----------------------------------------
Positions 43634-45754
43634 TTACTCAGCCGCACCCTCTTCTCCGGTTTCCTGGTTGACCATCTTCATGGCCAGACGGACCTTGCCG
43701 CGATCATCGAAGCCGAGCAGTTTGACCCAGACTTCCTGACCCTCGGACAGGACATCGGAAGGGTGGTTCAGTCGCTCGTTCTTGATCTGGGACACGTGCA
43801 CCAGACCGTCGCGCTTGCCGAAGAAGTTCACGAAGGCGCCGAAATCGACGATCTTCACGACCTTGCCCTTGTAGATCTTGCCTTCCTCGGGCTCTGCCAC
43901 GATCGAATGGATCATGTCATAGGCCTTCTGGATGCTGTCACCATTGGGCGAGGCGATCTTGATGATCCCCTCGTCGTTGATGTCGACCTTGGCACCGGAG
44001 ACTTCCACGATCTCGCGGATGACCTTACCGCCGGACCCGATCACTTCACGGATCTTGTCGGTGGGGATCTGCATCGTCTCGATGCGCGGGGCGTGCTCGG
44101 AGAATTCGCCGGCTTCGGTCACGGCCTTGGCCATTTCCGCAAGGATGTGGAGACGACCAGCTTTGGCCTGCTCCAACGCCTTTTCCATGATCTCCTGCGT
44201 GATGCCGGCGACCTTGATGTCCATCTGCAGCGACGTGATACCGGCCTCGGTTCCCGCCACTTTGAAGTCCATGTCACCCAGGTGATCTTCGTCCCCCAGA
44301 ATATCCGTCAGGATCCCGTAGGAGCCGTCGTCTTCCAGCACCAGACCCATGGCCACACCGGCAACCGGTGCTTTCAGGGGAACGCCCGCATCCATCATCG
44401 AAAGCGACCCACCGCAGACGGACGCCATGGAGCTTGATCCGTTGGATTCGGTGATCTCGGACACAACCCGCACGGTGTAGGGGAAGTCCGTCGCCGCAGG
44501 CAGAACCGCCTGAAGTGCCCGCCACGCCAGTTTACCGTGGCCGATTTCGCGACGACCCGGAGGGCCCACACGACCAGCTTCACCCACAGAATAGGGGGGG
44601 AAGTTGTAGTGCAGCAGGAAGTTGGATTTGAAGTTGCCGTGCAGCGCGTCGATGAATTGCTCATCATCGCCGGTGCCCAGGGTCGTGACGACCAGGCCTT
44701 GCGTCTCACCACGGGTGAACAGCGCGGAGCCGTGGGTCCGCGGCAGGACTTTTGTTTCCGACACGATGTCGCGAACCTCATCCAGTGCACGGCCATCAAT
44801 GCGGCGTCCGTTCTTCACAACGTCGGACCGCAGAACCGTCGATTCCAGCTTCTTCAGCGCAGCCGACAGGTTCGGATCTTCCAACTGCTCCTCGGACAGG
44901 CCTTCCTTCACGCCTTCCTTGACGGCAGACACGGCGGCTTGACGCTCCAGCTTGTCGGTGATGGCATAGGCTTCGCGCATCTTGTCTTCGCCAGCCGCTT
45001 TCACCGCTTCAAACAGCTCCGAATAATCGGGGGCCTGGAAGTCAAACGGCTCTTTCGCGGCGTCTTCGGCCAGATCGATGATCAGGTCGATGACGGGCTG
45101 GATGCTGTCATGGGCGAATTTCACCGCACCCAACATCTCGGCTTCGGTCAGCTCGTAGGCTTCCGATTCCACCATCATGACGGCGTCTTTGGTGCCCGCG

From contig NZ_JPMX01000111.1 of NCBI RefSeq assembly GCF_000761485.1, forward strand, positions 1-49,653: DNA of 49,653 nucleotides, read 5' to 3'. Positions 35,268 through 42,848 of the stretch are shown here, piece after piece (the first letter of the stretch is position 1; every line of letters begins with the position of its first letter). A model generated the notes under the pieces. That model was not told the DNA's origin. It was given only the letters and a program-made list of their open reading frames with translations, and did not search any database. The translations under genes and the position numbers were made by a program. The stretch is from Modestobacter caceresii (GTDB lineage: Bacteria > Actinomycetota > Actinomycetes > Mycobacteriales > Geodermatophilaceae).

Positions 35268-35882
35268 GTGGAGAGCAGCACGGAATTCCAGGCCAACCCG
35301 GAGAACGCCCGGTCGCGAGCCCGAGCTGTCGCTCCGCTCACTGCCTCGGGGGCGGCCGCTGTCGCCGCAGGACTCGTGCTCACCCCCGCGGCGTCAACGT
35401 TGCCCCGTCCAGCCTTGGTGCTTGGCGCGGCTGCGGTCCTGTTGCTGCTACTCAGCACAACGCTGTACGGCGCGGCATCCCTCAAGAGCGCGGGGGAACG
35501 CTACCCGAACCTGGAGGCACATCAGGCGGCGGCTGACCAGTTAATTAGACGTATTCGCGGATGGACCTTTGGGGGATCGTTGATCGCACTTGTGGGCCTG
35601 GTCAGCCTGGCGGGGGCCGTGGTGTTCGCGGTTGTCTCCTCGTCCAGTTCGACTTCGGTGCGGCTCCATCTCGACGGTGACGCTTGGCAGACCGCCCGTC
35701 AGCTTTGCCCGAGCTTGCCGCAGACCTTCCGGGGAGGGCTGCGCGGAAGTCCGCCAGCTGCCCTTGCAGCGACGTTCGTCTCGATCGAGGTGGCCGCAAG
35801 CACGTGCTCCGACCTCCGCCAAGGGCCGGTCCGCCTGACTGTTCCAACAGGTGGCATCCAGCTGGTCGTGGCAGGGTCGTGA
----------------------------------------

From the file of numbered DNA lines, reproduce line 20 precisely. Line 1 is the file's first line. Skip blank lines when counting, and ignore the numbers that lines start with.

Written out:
35268 GTGGAGAGCAGCACGGAATTCCAGGCCAACCCG